It was really great when finally started treating each other as a team last season. While the other portions still shine though by far, I can’t help but see these negative characterizations as a step backwards for the Karuta aspect. The competitive mental aspect & personalities needs develop into a different, more positive angle than annoying your opponents to death.

    Their “nice” Senpai at the club encouraging his students to sexually harass and taunt his Kouhai is in the spirit of the game? Ugh and then afterwards they can go back to portraying him as a nice guy.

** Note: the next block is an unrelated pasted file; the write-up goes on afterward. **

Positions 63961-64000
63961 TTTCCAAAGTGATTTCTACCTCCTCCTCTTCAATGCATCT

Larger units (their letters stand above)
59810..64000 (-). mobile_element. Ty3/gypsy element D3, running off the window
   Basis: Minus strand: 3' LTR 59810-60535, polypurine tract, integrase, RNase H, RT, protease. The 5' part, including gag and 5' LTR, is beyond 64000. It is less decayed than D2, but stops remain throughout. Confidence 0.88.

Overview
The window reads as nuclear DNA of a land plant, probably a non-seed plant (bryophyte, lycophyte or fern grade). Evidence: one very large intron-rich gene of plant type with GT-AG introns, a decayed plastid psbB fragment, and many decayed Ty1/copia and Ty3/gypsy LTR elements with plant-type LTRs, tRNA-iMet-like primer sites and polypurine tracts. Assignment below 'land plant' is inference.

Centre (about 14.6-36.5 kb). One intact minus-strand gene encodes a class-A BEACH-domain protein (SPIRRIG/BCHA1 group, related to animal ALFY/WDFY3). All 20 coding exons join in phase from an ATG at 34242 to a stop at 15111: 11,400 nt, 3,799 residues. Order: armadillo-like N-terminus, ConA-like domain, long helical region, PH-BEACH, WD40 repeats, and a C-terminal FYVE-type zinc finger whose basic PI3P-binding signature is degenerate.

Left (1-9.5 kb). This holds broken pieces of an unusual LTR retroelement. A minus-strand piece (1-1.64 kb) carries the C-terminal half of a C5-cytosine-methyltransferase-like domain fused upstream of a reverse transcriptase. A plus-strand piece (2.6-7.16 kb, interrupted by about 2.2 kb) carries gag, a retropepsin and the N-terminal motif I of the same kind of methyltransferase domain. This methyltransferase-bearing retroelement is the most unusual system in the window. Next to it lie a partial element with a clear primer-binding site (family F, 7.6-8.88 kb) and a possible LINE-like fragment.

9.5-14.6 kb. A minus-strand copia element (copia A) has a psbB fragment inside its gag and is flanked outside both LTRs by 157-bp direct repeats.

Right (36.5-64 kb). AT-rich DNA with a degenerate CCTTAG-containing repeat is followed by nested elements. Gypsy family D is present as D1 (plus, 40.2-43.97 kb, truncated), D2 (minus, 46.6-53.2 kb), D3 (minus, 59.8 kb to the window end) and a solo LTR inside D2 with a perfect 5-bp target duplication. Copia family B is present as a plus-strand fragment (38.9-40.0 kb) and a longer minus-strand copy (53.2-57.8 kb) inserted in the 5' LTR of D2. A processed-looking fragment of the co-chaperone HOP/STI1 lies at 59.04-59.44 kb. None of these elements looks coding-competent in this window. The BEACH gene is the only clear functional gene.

1. Playing mind-games before or during the match to destabilise your opponent is part of any competitive sport. And the Karuta rules apparently allow for some decent leeway on this, as long as you don’t cross the centre of the playing field.

    2. I was able to accept most of it last season, but this is clearly crossing the line. The part where the former master played Chihaya and contested every call was stretching the line already. In Western culture, I don’t think it is a big deal. However, acting like that simply goes against traditional Japanese culture.

      They tried to present some of it as part of the game, but how do you not view this as crossing the line?